Casual Urban Living

artruby:

Installation by Jim Denevan. 
Jul 22

artruby:

Installation by Jim Denevan. 

Jul 13

vimeo:

Tao Tajima’s lights and shapes combine in a visually stunning nighttime display across the streets of Tokyo.

(via 7knotwind)

#SarahWilliams handmade bags from London
Jul 2

#SarahWilliams handmade bags from London

@saatchi_gallery: Check out this amazing origami by Nguyen Hung Chong: http://t.co/UPmlVyCvQv

#origami
Jun 10

@saatchi_gallery: Check out this amazing origami by Nguyen Hung Chong: http://t.co/UPmlVyCvQv

#origami

Jun 10

likeafieldmouse:

Wade Guyton

“Guyton’s paintings are ostensibly monochromes. Made with an Epson large format printer, these works are printed on pre-primed linen intended for oil painting and not inkjet printing.

As such, the images, marks, and letters Guyton continues to employ are absorbed into the porous material and disperse the ink rather than allowing it, as in his previous works, to ‘sit on the surface.’

Upon discovering this difference in the ink’s interaction with the surface, the artist began to overprint his own paintings with a Photoshop-drawn rectangle ‘filled’ with the color black. By repetitively overprinting, an unexpected painterly process developed. As each piece is created, they transcribe a visual record of the printer’s actions: the trace of movement of the print heads, the varying states of their clogged-ness, the track marks of the wheels on wet ink all mixed with the scratches and smears on the paintings from being dragged across the floor to be fed back again into the printer.”

(via lisahammert)

Jun 10

nycartscene:

nycARTscene Interview: Pavel Acosta

Pavel Acosta’s site-specific artwork, “Wallscape,” was recently installed directly upon a wall in El Museo del Barrio’s permanent collection gallery. The large scale collage will be featured in El Museo’s upcoming biennial exhibition “La Bienal 2013: HERE IS WHERE WE JUMP” opening June 12th, 2013.

nycARTscene contributor Keith Schweitzer leads us in conversation with the artist:

KS: You recently installed an artwork directly upon a wall in El Museo del Barrio’s Permanent Collection gallery. The wall is scraped almost completely raw of paint, leaving only a large rectangular section at the wall’s center, within which we find a meticulously detailed collage. Please explain the collage and the process used to create it.

PA: My work at El Museo del Barrio is titled “Wallscape.”

In the process of making it I actually scraped the whole wall. I lifted all the existing layers of paint I found on the wall — about five of them— until reaching the brown paper of the sheetrock. Only then, I started pasting the scraped paint chips back again, to make a collage. It has been a long process that always starts by classifying the different textures and colors found in my scrapings. Although the material found was pretty homogeneous, there were different tones of white and beige, which allowed me to re-create the forms and contrasts in the picture.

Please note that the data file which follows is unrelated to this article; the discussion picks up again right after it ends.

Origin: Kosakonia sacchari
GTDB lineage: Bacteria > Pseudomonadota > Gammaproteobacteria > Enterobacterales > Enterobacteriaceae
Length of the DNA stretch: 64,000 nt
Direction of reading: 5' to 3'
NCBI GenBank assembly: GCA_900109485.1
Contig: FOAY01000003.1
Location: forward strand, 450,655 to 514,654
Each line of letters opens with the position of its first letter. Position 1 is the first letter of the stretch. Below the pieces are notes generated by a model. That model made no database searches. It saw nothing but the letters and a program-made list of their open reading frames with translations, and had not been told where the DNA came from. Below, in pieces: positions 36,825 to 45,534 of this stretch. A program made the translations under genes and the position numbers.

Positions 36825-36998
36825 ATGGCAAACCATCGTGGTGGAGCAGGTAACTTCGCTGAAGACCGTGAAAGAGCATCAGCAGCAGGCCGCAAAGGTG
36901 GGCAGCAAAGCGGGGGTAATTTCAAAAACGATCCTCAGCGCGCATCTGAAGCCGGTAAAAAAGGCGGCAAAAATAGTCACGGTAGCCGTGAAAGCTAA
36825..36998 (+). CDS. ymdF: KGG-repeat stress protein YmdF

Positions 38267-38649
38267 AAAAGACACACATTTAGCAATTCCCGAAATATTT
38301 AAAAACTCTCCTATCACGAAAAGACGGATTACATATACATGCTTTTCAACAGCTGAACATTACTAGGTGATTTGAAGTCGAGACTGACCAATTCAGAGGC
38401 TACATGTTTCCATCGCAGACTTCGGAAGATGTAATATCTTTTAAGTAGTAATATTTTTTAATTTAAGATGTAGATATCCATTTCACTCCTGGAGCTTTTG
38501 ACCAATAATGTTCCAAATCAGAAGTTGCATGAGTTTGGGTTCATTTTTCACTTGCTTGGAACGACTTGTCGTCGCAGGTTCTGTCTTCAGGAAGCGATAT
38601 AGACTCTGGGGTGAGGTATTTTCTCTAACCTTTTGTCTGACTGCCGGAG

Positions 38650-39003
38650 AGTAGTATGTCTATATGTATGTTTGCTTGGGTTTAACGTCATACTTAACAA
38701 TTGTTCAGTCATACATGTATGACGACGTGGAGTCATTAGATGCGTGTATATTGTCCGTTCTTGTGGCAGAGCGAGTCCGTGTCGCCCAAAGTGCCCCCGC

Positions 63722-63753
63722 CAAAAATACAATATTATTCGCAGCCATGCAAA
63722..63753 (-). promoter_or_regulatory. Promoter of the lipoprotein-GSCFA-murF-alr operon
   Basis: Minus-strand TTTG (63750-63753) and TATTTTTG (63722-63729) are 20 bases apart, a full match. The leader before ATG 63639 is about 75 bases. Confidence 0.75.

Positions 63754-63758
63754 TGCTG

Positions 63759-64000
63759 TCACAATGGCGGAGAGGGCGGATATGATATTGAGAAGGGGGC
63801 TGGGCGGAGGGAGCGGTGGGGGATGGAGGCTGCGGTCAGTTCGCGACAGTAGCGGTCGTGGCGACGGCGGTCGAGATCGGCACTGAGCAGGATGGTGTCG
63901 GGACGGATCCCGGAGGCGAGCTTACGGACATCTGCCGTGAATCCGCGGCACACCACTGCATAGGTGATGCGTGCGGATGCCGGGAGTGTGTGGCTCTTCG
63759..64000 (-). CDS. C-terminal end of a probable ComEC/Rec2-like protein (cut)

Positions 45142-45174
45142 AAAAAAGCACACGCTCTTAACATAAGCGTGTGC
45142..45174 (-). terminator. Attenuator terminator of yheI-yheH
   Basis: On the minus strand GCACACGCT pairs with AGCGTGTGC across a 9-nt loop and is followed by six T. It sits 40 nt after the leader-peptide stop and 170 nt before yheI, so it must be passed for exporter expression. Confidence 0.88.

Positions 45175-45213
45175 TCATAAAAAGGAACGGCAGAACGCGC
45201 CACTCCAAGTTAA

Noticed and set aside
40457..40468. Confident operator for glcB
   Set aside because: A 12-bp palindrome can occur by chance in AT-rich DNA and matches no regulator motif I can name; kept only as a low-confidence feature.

I wanted to reproduce the piece that was in front of the wall I was assigned to. I was not thinking of any specific image, but Macarulla’s painting was perfect. It is a very challenging image, colorful and baroque, and I needed to achieve it with a very limited palette. On the other hand, this process is a way for me to engage in the dialog with the history of the institution, because these walls have accumulated layers and layers of paint that relate the stories which other artists have come to tell, throughout the years.

KS: Years back, you began a series, “Stolen Paint,” while living in Havana, Cuba. Please describe this series and the motivations behind it.

PA: Back then, I decided I needed to find the way to make a living as an artist, and I did it through stealing —in the middle of the economic crisis in Cuba everyone was doing that. As a painter I use pigments, and I realized I could obtain them from anywhere in the city without buying expensive art materials. The streets of Havana are filled with aging and falling bits of paint, as buildings and objects are not regularly maintained. I started scraping layers of paint and using them to create collages on canvas and on paper. I found a range of possibilities this way. This variety made every collage different. The quality of the paint chips would determine the look and style of the work. I developed an ability to adapt myself to whatever I found, and I thought this was interesting, both formally and conceptually. The recycling and re-utilizing of found materials somehow echoed the whole Cuban experience of the time.

KS: While viewing your “Wallscape” at El Museo, there is no placard or signage to indicate who or what we are looking at. It’s as if a vandal broke into the museum, destroyed a wall, and left behind a gift in the form of an artwork. Gazing across the gallery, we realize that what we’ve been looking at is a reproduction of Manuel Macarulla’s painting, “Goat Song #5: Tumult on George Washington Avenue.” You’ve previously described yourself as a thief and here appear to be a vandal. Are you either of these things?